Bat Exclusion

The long-term solution for bats that enter buildings and cause a nuisance problem or present a public health hazard is systematically repairing the structure. Chemical toxicants never solve house bat problems and often create different, more dangerous problems. This section describes bat-proofing techniques that when used in conjunction with an effective bat box will effectively deal with house bat problems. Recent declines in bat populations and a greater appreciation of the ecological importance of bats have led to this solution which encourages bat conservation, protects human health, and permanently solves nuisance problems.


  1. Observe your building around sunset or sunrise to detect all locations bats are using
    for access.
  2. Install a bat house prior to conducting exclusion in order to maintain the beneficial
    insect‐eating service of the bats in your backyard.
  3. Install a one‐way door over the opening(s) and wait a week until all of the bats have
  4. Permanently seal the access points with appropriate materials.
  5. Enjoy a night on your deck or patio and watch your relocated colony of bats eat
    100’s to 1,000’s of mosquito‐sized insects.
  6. Let us know how it worked out as we would like to hear your success story about
    relocating bats from your attic to their own bat house.
  7. For additional information on bats of Wisconsin check out our bat website. Source

Devices For Bat Exclusion

  • 1/4 inch poly netting – a good all-purpose bat net with a small enough grade to prevent the bats from getting stuck in the mesh or strangled. It must be set correctly though, to allow the bats to fly out but not fly back in. Making this shape right is an art, like a sculpture. I usually set netting on long gaps with clear exit routes. Sometimes you have to extrude the net with brackets to allow enough clearance for the bats. They won’t exit the building if there’s an obstruction in the way.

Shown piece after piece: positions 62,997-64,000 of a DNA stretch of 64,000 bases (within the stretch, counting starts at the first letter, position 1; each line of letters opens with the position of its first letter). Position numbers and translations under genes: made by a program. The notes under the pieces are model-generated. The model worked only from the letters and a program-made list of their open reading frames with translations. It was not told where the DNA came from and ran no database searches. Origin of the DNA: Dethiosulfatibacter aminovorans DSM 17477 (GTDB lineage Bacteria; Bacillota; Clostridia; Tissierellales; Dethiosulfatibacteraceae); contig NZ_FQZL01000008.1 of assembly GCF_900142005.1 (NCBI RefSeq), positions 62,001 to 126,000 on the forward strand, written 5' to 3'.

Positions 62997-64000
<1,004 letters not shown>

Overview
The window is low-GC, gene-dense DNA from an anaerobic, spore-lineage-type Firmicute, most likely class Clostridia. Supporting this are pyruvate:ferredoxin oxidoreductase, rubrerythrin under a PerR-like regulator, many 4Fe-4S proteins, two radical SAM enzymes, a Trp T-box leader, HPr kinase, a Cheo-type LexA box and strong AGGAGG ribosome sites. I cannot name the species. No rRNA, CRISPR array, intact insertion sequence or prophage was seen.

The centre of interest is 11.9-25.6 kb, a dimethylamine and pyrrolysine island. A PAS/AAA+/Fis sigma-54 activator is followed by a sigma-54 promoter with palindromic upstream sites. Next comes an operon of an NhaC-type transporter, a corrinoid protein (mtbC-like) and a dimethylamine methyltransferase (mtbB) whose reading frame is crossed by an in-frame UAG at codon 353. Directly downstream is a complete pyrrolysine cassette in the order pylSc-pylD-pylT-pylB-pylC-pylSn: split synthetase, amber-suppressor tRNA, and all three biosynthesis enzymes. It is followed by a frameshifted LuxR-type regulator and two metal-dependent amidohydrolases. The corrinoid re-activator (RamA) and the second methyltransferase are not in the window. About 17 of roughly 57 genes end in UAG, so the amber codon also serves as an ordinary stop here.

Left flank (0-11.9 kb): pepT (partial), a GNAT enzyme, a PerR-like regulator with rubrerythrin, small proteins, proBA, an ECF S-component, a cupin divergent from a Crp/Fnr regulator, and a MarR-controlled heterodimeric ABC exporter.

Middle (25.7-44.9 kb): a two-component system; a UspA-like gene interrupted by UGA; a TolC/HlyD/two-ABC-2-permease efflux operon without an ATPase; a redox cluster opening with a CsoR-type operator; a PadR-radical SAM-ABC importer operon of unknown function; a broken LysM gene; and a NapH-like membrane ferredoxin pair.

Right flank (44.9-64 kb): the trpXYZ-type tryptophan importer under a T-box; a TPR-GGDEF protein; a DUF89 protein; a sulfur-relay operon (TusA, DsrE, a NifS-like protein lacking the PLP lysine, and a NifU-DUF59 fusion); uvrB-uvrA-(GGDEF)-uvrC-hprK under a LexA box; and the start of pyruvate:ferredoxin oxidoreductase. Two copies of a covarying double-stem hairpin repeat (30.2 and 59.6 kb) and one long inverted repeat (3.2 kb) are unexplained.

• Window Screen – yes, regular window screen at home depot, the softest you can find, makes a great exclusion tool (as seen in the photo above). As with the netting, a combination of staple gun or duct tape is a good way to secure it to the house. I usually use screening on smaller gaps adjacent to flat surfaces. Make sure there are no gaps on the edges that allow the bats back in!
  • Funnels – funnels made of various materials, from clear plastic to 1/4 inch steel screening, work very well in some scenarios. Even a small water bottle, cut open at both ends, can work! I don’t use funnels if there are a lot of bats, because of the bottleneck (figurative, not literal, the neck of a bottle would be too narrow). Funnels are best used in areas with horizontal or tricky architecture when the bats are leaving out of a small hole.
  • Bat cones – these are special funnels with a tapered body and attachment wings that you can purchase online.

Home Inspections For Bat Entry

You need to find out where the bats are getting in and out of the house, where exactly they are living, what type of bats they are, and the damages they have caused. You can start by standing outside your house at dusk and observing where the bats are flying out of your house and how many of them there are. Use a notepad sketch of your house and mark the spots that you observe the bats exiting your home. The exact type of bats is important to perform a proper exclusion, because of their different sizes, behaviors and birthing seasons.

Bat Maternity Season

You do not want to attempt to get rid of bats during a maternity season because it will most likely end up a disaster. It’s inhumane and illegal to trap baby bats inside preventing the mothers from being able to take care of their young. Your problems will be worse because the babies cannot fly and will crawl around your walls or end up inside your home, in search of food. Most female bats will give birth in the spring, and babies will be able to fly around the end of August, so do not try to remove bats between April and August.